Life is drama: From IG to TV

  • Published
  • By Meredith March
  • 66th Air Base Wing Public Affairs
It is a rare person who has been not only an Army Soldier and an Air Force investigator, but also a milkman, a funeral director, a reporter and even a thief. David Ross, 66th Air Base Wing Inspector General Investigations and Inquiry specialist, has played all of these roles, and more. He has spent his adult life as a servicemember and civil servant, and has recently added professional actor to his résumé, earning a small role on a national cable television show. 

Mr. Ross began acting nearly two years ago, after taking an acting class at the Cambridge Center for Adult Education. "I walked out of that class thinking, 'You know, I can do this,'" he said. 

He promptly signed up for another class, which prepared him for his first performance in front of a live audience. "We performed a monologue and scene study for family and friends. I noticed that when I performed the scene study with my partner, the audience seemed to be reacting and laughing when they were supposed to -- even though we were flubbing our lines -- so I felt pretty good about that," he said. 

Fresh off the success of his acting debut, Mr. Ross began seeking roles in professional venues in the Boston community. His first professional role was in a Wakefield Repertory Theatre production of "Our Town." "I played 'Howie the milkman' and 'Joe Stoddard the funeral director,'" he said. "That was really fun and interesting; there's nothing like live theatre."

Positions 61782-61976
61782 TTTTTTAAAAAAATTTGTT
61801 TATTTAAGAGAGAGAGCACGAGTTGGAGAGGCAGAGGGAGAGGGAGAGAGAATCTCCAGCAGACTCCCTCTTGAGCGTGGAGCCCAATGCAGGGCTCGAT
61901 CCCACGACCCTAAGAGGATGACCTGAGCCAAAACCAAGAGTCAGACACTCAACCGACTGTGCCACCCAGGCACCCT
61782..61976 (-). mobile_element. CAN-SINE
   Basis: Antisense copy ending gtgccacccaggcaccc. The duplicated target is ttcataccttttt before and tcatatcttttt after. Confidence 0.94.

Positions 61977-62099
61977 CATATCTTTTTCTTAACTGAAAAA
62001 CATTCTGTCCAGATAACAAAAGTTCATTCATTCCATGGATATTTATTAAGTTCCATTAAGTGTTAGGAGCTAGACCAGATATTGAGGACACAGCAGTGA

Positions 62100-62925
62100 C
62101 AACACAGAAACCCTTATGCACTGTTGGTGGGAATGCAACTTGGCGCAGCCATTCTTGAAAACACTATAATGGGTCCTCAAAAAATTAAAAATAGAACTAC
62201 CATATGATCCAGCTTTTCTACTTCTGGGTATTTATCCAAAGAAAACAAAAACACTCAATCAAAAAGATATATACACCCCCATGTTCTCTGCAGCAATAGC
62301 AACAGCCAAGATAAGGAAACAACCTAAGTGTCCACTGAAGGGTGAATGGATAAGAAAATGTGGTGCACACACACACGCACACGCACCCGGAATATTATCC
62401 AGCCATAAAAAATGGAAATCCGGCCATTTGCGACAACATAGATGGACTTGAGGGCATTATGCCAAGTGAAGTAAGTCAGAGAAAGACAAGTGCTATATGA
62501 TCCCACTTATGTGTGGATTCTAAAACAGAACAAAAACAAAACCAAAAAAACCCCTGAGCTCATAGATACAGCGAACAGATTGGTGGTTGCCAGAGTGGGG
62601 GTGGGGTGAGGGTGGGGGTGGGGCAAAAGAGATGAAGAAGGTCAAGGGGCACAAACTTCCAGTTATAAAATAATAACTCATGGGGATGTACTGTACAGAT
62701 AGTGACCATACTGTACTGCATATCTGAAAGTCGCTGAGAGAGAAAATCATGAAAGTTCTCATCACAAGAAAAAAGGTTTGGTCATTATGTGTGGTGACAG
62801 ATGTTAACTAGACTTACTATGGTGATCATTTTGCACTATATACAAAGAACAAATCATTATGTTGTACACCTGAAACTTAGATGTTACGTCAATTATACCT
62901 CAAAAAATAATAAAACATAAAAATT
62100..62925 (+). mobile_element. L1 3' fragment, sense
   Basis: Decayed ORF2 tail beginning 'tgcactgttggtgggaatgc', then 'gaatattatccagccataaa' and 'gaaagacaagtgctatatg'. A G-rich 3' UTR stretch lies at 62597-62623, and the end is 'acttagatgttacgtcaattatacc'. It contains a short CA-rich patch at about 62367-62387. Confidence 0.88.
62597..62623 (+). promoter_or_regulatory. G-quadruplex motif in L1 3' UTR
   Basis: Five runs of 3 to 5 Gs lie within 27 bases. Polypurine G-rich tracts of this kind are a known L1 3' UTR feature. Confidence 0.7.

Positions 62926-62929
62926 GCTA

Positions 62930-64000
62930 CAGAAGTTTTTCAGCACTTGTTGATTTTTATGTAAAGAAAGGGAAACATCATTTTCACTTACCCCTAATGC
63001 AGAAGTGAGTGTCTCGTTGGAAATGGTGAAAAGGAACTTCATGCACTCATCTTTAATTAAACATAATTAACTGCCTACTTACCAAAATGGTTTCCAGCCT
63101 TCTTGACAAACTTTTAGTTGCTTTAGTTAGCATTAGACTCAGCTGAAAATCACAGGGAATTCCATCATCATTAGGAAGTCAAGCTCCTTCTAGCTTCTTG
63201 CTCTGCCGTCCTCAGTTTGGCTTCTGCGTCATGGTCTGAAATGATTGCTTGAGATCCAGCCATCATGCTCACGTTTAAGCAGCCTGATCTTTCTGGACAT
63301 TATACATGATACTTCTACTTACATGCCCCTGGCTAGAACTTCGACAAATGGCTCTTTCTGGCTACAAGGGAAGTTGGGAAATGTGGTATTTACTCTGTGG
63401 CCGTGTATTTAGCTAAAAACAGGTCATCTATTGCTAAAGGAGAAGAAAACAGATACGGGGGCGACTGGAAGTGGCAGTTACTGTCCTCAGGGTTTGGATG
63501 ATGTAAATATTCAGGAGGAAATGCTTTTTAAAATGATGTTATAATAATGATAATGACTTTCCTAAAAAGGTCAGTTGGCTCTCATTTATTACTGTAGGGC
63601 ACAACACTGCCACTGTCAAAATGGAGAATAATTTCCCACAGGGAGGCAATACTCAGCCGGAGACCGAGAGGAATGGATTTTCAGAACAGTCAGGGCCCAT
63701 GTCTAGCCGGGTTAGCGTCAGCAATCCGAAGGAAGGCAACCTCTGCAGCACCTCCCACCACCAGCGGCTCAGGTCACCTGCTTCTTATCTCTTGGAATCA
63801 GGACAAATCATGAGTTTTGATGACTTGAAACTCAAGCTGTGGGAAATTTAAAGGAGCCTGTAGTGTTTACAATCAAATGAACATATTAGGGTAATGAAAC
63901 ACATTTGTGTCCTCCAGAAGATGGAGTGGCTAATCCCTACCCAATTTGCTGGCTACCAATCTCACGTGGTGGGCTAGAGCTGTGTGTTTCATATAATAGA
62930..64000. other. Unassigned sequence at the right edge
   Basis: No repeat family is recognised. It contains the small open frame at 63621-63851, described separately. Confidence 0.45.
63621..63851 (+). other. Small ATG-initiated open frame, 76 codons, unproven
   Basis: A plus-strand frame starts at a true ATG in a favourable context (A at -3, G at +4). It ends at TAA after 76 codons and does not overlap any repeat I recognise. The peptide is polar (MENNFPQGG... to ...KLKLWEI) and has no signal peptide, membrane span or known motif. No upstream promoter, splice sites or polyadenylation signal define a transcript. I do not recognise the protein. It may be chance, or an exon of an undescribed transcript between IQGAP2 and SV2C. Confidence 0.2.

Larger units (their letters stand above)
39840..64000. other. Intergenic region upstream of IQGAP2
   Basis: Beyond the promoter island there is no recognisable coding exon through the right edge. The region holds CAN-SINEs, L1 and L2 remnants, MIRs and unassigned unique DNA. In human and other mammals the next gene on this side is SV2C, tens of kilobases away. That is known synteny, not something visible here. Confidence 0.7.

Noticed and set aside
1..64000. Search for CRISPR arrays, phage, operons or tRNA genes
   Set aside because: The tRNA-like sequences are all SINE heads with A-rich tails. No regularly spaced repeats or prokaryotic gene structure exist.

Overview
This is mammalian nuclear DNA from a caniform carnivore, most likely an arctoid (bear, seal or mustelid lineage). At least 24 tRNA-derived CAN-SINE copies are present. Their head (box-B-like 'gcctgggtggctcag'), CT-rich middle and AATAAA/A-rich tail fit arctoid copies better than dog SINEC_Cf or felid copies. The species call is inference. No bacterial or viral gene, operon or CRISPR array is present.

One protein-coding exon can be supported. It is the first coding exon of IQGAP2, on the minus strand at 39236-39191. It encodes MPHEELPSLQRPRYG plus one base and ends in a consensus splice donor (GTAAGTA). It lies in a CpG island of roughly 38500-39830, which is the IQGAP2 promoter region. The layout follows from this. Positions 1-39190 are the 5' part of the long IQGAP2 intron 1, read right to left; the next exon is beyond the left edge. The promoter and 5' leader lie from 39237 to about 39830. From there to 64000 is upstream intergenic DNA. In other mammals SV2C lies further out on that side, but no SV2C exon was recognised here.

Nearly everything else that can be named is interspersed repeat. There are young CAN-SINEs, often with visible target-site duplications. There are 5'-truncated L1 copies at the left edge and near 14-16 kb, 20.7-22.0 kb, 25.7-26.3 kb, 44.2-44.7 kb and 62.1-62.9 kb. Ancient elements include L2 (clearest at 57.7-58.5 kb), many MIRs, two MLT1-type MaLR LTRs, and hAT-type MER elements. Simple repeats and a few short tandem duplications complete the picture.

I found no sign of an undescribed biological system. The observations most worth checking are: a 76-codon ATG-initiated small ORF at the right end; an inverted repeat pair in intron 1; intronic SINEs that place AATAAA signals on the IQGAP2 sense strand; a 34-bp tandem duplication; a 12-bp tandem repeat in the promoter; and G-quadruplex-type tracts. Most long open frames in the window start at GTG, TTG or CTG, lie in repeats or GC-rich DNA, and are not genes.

In addition to community theatre, Mr. Ross has also acted in both student and professional films. His abilities recently impressed the director of Showtime's "The Brotherhood," winning him a speaking role and appearance in the Oct. 7 episode. "It's a very small role, but I had to go through the audition process and compete to get it -- and I wasn't the only one who wanted that role," he said. "I enjoyed myself on the set of 'The Brotherhood' immensely. It was a very rewarding and educational experience." 

Mr. Ross' dual roles as a civil servant and actor occasionally collide to benefit the Hanscom community. Mr. Ross uses his acting skills on base by actively participating in base readiness scenarios. His scenario roles have included playing a reporter for public affairs training and a base lodging and medical clinic thief for security forces trainings. 

Believability is important during BREs because, "They want [the BRE scenarios] to be as real to life as possible, so in the event something does happen, people remember how they've dealt with the situation before. That's part of readiness and being prepared. Readiness requires constant training, constant improvement, doing things better, making sure that the processes we have in place work or adjusting them when necessary," he said. 

Though government service and acting may seem unrelated, they are, in fact, complementary, Mr. Ross said. 

"My government career has definitely helped me in preparing for something like this. One of the things I'm finding in my government career is that change is a constant. You have to be able to go with the flow, change with a moment's notice, or sometimes with no notice. In my limited acting experiences, what I see is that on the set or in the theater, change is a constant also. Murphy's Law is always present; whatever can go wrong will at the worst possible moment. It happens in the theatre and on the set, and it gives me the flexibility to handle change. As an actor, you have to be able to laugh at one moment, and cry at the next. I would say these careers are very complementary. Life is drama. If you're involved in life, you're involved in drama."